The dreadful death in House of the Dragon episode 10 and the fact that dragons are used in battle indicate that the Dance of the Dragons will be even more horrifying.
Brutal murders have been commonplace in HBO’s House of the Dragon, but the season 1 finale indicates exactly how horrifying the next Dance of the Dragons fight will be. Aegon II’s usurpation of the throne from Princess Rhaenyra puts Westeros on the verge of war in House of the Dragon season, episode 10. Rhaenyra’s husband Daemon encourages her to use their dragons to assure victory as they prepare for the next battle. Rhaenyra remains cautious, but in the last seconds of the first season of House of the Dragon, she learns that Lucerys was murdered by Aemond and his dragon Vhagar. Rhaenyra’s expression to the camera conveys her determination to exact retribution, win the war, and retake her throne.
What will make the Dance of the Dragons so horrifying is the employment of dragons as weapons. In the war room scene from House of the Dragon, Rhaenyra is under pressure to use the beasts, and she makes reference to their bloody past by saying one of her most memorable lines yet: “Everything burned when the dragons flew into battle. I’m not interested in ruling an ash and bone kingdom.” Despite their size and danger, dragons serve as symbols of weapons of mass destruction that raise the stakes and number of casualties in combat in both House of the Dragon and Game of Thrones. The setting for Dance of the Dragons suggests that a devastating war will soon break out now that dragons are once more riding into battle.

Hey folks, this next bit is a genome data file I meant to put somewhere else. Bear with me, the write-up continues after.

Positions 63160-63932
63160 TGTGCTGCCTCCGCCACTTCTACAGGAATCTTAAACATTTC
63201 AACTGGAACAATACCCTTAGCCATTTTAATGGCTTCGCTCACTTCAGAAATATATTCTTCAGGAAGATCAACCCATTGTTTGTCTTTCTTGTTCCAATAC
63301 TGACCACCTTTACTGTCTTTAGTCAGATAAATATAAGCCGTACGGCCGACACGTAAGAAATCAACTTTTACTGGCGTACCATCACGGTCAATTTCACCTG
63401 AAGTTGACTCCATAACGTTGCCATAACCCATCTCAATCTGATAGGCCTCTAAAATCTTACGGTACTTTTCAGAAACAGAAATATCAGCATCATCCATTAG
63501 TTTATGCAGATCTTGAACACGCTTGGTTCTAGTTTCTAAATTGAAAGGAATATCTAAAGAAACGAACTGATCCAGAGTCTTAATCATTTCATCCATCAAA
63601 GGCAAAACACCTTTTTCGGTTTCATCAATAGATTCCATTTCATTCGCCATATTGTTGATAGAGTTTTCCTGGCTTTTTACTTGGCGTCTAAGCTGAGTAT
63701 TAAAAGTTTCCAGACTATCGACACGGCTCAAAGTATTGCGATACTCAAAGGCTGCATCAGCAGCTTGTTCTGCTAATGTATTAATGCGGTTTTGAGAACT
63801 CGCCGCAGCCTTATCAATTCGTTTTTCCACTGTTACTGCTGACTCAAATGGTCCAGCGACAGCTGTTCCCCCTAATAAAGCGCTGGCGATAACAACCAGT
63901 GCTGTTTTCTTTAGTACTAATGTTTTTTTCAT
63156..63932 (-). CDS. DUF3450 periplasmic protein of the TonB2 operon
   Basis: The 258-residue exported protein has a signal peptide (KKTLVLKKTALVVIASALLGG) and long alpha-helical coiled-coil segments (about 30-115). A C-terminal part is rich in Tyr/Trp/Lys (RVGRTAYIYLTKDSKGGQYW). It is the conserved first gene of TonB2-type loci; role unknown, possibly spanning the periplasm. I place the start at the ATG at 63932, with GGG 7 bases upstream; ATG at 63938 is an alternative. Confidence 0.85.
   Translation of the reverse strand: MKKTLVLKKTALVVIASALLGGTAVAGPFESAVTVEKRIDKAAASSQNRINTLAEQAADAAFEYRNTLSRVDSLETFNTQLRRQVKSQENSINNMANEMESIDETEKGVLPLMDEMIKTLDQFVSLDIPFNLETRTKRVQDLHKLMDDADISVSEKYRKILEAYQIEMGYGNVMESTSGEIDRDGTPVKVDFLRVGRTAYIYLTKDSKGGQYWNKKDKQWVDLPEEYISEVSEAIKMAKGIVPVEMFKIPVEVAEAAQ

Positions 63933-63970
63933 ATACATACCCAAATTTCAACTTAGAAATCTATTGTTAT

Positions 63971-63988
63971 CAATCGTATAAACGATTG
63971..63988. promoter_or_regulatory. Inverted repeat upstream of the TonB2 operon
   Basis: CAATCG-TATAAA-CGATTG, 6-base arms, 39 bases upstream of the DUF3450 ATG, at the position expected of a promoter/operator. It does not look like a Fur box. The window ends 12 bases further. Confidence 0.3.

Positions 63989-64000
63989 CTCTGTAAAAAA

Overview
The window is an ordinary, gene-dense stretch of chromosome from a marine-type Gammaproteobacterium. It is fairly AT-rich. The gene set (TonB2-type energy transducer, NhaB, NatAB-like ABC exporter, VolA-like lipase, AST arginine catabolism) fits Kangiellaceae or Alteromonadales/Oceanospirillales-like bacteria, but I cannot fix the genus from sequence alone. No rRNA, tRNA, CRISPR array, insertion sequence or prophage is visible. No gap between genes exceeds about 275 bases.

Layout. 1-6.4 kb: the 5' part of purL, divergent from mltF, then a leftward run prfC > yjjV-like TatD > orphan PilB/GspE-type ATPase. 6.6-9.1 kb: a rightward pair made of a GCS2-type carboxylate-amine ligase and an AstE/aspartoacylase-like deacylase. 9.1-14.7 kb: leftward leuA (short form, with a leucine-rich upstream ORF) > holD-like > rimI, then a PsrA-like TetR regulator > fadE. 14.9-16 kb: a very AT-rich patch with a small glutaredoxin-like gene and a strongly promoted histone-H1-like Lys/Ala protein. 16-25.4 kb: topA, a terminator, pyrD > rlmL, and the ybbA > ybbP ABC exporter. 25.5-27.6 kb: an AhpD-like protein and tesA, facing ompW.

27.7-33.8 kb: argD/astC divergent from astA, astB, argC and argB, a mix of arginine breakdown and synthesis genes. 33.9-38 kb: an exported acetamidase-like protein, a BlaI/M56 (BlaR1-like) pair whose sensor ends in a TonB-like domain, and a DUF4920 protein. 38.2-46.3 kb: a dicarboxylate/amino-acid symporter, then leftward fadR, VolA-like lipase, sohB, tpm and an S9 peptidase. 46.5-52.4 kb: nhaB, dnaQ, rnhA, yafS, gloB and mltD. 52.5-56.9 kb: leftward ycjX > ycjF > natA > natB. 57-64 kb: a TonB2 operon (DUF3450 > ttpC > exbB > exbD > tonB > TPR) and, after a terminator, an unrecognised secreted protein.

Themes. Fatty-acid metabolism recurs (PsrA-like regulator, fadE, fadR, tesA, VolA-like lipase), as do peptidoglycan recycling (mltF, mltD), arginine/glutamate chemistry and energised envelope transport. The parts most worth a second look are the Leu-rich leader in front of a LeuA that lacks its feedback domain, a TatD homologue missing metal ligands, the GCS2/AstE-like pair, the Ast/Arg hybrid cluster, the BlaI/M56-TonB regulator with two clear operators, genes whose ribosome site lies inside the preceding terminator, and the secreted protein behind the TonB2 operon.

Deaths & Devastation at House of the Dragon Will Be Even Worse
The first of many crimes in a very brutal battle is the murder of Lucerys Velaryon, Rhaenyra’s son. Dragon combat have already been seen to House of the Dragon fans for the first time, but season 2 will be considerably worse. The battle between Lucerys and the much smaller Arrax and the largest dragon in House of the Dragon, Vhagar, makes her size abundantly clear. As seen in Game of Thrones season 8, when Daenerys destroyed Kings Landing on her dragon, Drogon, killing the majority of the city’s defenseless citizens and earning the nickname “the Mad Queen,” a dragon’s capacity for wreaking havoc was also demonstrated.
But those are singular achievements. All of the dragons owned by Westeros’ warring factions will engage in a number of bloody battles later on in the Dance of the Dragons, resulting in countless human and dragon casualties. The house of the dragon writers don’t intend to avoid the horrors of war, as evidenced by the death of Lucerys Velaryon, and the fire-breathing action shown thus far is only a sample of the creatures’ fearsome potential. A crimson-stained portrayal of the conflict known as the Dance of the Dragons will be presented in House of the Dragon as a prequel to the groundbreaking Game of Thrones.
Duration of the Dance of the Dragons
The Dance of the Dragons takes place in George R.R. Martin’s books between the years 129 and 131 A.C. War with his half-sister Rhaenyra Targaryen over the Iron Throne blighted Aegon II’s whole reign. Throughout the battle, Aegon suffers severe wounds that leave him severely scorched and misshapen. Rhaenyra conquers King’s Landing in 130 AC, but she is quickly expelled for being a traitor. Then Aegon feeds her to Sunfyre, his dragon. The black armies continue to advance on King’s Landing in an effort to overthrow Aegon, so the Dance of the Dragons continues even after Rhaenyra’s passing.
Aegon stubbornly refuses to give up despite the fact that the green forces are weak and the fight is all but over. In the end, Aegon II is discovered dead in the royal sept, perhaps poisoned by his own soldiers to end the conflict. Aegon III, Rhaenyra’s son, is crowned shortly after. There is some subjectivity involved in deciding who wins the Dance of the Dragons. Rhaenyra outlives Aegon II, but when the war is finally over, Rhaenyra’s heir takes the throne. House of the Dragon, which is not necessarily bound by the rules of its inspiration, might choose a more clear-cut winner.